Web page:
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Research and journal articles

Our team have found the following journal articles interesting. Let us know if you have found a good article and we'll add it to this list.

White papers

Read the 2023 update on a Permobil White Paper: A power standing update
-Published 5 May 2023

Read the Manatu Hauora - Ministry of Health Provisional Health of Disabled People Strategy - Published 12 July 2023

Read the Donald Beasley Institutes ‘Disabled Person-Led Monitoring of the UNCRPD in Aotearoa New Zealand, investigating disabled people's right to supports and services’ - Reports published 2022

Read Whaikaha’s Aotearoa New Zealand Autism Guideline: Third Edition
- Published 2022

Journal articles

Fracture characteristics by age, sex, and ambulatory status among individuals with cerebral palsy: a descriptive study

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A study that looked at the medical records of those with a diagnosis of Cerebral Palsy and had presented with a fracture.  This study highlighted not only the effect of GMFCS level on fracture risk and location, but also the effect of age and gender.  Those classified as GMFCS I-III were more likely to fracture from higher energy of functionally complex activities, while those classified as GMFCS IV-V were more likely to sustain a fracture during a wheelchair transfer as it is discovered as an incidental finding.  Children, those classified as GMFCS IV-V and females were more likely to have a distal femur fracture, whereas adults were more likely to present with a foot/ankle fracture.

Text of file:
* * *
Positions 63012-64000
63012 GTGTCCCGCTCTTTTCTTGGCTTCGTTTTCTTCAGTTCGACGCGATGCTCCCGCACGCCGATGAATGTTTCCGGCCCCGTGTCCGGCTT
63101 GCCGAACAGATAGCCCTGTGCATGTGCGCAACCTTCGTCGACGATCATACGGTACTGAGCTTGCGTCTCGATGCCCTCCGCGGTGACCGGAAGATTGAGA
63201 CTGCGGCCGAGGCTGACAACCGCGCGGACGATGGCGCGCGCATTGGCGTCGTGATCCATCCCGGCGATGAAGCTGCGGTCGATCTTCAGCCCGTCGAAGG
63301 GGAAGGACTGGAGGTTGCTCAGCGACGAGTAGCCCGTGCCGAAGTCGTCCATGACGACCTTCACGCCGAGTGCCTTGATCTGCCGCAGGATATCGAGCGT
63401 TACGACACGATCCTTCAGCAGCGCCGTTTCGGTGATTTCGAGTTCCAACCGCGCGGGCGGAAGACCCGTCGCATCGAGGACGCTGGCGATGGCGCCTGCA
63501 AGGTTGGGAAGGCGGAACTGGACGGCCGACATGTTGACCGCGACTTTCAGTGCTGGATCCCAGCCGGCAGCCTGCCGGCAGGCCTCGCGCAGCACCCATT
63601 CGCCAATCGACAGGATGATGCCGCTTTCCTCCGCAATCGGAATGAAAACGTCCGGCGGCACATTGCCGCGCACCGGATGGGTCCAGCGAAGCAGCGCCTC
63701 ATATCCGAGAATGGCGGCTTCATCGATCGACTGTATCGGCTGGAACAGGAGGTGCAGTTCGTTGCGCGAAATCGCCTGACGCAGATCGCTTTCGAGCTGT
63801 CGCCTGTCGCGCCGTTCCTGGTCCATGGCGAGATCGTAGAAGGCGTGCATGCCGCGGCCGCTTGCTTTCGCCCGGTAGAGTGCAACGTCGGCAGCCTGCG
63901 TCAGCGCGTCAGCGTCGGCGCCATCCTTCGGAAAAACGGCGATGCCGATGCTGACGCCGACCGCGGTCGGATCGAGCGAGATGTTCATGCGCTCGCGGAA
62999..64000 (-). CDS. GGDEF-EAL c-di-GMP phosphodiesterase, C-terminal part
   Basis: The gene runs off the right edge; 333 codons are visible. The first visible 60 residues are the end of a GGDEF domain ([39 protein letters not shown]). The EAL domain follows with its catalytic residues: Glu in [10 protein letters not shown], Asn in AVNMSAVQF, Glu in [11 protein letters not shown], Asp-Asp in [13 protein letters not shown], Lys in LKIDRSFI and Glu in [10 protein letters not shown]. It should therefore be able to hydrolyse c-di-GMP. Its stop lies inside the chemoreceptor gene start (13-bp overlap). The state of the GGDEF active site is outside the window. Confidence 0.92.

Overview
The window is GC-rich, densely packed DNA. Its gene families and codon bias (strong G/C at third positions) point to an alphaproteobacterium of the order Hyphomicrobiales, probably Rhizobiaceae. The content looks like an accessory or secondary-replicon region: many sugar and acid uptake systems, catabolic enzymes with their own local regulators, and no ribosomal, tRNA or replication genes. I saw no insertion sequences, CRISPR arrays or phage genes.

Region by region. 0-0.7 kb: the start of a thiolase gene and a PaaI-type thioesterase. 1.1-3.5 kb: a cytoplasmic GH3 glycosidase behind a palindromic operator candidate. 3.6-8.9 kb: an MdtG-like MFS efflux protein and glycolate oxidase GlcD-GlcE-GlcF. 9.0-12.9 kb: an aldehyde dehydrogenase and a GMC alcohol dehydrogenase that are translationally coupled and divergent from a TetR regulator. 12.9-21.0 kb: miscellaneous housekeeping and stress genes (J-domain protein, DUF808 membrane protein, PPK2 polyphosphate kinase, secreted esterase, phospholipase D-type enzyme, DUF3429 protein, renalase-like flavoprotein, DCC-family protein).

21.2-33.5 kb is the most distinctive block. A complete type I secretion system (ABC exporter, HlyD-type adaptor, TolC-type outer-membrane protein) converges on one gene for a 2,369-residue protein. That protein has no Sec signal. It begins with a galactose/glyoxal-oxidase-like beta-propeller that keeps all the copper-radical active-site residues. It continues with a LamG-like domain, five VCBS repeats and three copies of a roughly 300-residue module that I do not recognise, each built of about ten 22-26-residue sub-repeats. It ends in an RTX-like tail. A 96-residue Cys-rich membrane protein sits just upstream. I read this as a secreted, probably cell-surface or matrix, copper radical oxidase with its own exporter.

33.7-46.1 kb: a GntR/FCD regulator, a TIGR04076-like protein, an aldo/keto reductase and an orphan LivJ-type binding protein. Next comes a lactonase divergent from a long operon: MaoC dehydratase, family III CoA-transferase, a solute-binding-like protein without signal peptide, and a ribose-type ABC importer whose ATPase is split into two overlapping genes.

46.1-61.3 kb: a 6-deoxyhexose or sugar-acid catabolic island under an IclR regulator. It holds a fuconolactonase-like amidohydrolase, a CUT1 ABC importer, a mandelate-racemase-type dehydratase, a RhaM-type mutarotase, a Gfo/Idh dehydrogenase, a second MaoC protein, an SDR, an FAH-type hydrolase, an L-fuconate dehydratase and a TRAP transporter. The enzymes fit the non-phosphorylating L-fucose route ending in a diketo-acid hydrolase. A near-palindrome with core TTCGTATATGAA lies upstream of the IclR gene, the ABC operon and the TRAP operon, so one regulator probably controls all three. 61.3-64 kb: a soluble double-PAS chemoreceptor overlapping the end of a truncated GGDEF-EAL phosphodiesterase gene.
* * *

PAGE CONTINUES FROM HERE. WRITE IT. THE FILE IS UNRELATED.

This study reinforces the need for a multifactorial approach to fracture prevention in those with long term mobility challenges.

Kannikeswaran, S., French, Z.P., K., Swallow  , J., Caird, M.S. & Whitney, D.G. (2022) Fracture characteristics by age, sex, and ambulatory status among individuals with cerebral palsy: a descriptive study. Disabil Rehabil. 44(17): 4806-4812. doi: 10.1080/09638288.2021.1921860

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Study that looked at the changes in bone mineral density (BMD) at the distal femur and proximal tibia (common fracture sites for wheelchair users) during the first year post spinal cord injury (SCI). Followed 36 people within 12 months of their SCI at a rehabilitation research centre in China. Interesting to note that the majority of people were also found to have a vitamin D deficiency at the start of the study.  Results showed a link between age and vitamin D levels were influencing factors of BMD at the distal femur and age and gender influenced BMD at the proximal tibia, and no significant differences in BMD were found between those with a complete SCI and incomplete SCI. Overall the study found a rapid bone loss rate after SCI, a rate that was ‘higher than that of postmenopausal osteoporosis, long-term bed rest, and space flight induced SCI.  Overall the fracture risk for those post SCI is twice that of the general population, with fracture risk increasing with age and time since injury.

Zheng, X., Qi, Y., Zhou, H., Kang, H., Tong, Y. & Bi, L. (2021) Bone Mineral Density at the Distal Femur and Proximal Tibia and Related Factors During the First Year of Spinal Cord Injury. Int J Gen Med 26(14) 14:1121-1129. DOI: 10.2147/IJGM.S297660